Káin Ná! An Illustrated Guide to Philippine Food

Book Review: Káin Ná! An Illustrated Guide to Filipino Food

Káin Ná! An Illustrated Guide to Philippine Food
Káin Ná! An Illustrated Guide to Philippine Food

If you love food, Káin Ná! (Let’s Eat): An Illustrated Guide to Philippine Food, the latest book published by RPD Publications from the Philippines is one book you have to get.

Káin Ná! An Illustrated Guide to Philippine Food

The 209-page book is co-written by food historian Felice Prudente Sta. Maria and Bryan Koh and with illustrations by Mariel Ylagan Garcia.

Felice Prudente Sta. Maria, a pioneer of Philippine culinary history, uses a polychronic and multidisciplinary framework for establishing culinary history with a focus on the period of 1516 to 1949. She has published books which have been awarded both nationally and internationally, including the first Kalakbay Award from the Philippine Department of Tourism in the Domestic Resident Travel Writer category in 1980s. Today she continues to speak on the value of culinary history for tourism to professional and academic audiences.

Bryan Koh lives in Singapore and co-owns cake companies Chalk Farm and Milk Moons. The NUS graduate in Mathematics and a Masters in Management Hospitality from Cornell University has released three books – Milk Pigs & Violet Gold: Philippine Cookery in 2014, 0451 Mornings are for Mont Hin Gar: Burmese Food Stories and Bekwoh – Cuisine of Peninsular Malaysia’s East Coast.

Mariel Ylagan Garcia is based in the Philippines and specialises in watercolour and oil painting. Most of her works are inspired by botanical and female figures. Today she continues to paint and now exhibits around the Metro.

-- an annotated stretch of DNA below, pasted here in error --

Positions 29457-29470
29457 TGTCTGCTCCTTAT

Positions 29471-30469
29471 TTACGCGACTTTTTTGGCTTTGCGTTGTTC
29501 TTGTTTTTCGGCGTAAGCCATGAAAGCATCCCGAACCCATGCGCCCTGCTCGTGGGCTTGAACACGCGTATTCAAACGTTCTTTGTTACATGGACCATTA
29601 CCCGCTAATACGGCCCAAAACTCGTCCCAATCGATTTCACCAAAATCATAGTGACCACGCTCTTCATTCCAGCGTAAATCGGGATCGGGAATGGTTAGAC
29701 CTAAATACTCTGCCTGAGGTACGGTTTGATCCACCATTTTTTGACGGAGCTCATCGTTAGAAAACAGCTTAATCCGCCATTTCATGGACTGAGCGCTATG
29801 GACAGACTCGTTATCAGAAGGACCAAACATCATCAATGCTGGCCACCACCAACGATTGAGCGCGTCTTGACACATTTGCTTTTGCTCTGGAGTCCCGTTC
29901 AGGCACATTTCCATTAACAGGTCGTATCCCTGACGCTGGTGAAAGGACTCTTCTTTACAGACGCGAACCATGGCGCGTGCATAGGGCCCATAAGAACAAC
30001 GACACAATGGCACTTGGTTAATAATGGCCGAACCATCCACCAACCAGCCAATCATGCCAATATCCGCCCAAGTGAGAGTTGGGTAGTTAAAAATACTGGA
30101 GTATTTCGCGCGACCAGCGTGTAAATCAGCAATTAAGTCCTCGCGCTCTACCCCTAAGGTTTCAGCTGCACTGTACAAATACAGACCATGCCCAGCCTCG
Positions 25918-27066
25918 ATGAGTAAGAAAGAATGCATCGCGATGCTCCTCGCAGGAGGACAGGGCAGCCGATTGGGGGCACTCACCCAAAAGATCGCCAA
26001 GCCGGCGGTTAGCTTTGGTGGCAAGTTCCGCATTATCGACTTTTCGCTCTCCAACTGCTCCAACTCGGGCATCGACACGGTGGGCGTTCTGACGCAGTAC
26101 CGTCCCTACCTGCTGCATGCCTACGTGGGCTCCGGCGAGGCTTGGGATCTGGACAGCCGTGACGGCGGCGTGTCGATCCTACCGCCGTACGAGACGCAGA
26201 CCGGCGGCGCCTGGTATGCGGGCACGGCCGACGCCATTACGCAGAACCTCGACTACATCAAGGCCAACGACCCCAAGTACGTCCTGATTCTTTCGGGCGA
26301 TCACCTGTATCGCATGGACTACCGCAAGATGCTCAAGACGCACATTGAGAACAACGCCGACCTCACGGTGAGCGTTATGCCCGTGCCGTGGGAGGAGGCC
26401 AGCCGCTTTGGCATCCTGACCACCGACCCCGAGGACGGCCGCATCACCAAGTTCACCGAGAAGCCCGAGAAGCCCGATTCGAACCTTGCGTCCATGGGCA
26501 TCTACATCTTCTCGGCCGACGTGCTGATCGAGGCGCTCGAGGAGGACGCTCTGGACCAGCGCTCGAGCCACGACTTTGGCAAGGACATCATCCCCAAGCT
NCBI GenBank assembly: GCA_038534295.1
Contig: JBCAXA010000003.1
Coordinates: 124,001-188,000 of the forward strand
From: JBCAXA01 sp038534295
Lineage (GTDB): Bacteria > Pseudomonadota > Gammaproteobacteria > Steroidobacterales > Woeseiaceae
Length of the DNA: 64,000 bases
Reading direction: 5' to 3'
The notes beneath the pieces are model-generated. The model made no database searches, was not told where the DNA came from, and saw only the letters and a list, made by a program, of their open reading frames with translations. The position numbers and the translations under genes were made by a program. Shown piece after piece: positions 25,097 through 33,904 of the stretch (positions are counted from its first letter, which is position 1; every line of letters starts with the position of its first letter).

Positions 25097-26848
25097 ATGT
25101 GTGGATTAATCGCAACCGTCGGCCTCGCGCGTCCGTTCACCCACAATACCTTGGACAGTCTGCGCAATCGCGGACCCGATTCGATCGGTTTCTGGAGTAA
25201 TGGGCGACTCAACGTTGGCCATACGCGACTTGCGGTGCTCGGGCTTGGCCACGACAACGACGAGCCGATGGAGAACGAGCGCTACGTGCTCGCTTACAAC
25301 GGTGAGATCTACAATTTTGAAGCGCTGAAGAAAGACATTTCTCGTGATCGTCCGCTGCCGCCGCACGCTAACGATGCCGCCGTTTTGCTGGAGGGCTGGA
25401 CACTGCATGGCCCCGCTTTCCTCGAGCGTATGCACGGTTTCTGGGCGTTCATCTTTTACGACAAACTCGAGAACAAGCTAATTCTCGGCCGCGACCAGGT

(L to R) Publishers, Philippines Ambassador to Singapore, Felice Prudente Sta. Maria, Bryan Koh & Mariel Ylagan Garcia at the launch of Káin Ná! An Illustrated Guide to Philippine Food in the Dutch Pavillion at Shangri-La, Singapore.

The authors share the joy of dining together with friends and family where a meal is incomplete without joy, and Filipinos love to feed as much as they love to eat. Sections of the book are categorised as Almusál (Breakfast), Lútong Báhay (Home Cooking), Meryénda (Afternoon Snack), Lútong Kalsáda (Street Food), Panghimágas (Desserts), Pulútan (Bar Chow), Pang-Pistá (Festival Food), Inúmin (Drinks), Sa Panaderyá (Bakery Finds), Kakanín (Rice Cakes), Mga Sawsáwan (Dips and Sauces) and Mga Sangkáp (Ingredients).

Káin Ná! An Illustrated Guide to Philippine Food

As I flipped the pages, I can’t help but blurt out masarap (Tagalog for delicious) and think back of my visits to the Philippines. A great guide to Filipino cuisine before you visit different parts of the Philippines, so you know what are some of the local dishes you should be trying.

You can be enjoying Humbâ, a Chinese braised pork dish in soy sauce with dried banana blossoms in Batangas and Mindoro or with fermented soybean and tajúre (fermented soybean cake) in the Visayas and tabléya (kakáw cakes) in Leyte. Or the popular San Roque district of Cavite dish of Nógada de Pági, a young honeycomb stingray cooked with beer, miso, quesillo (carabao milk cheese), salted duck egg and wansúy (native coriander).

The coffee table book is distributed in Kinokuniya Books Singapore and Malaysia and Books Actually in Singapore with a recommended retail price of S$31.

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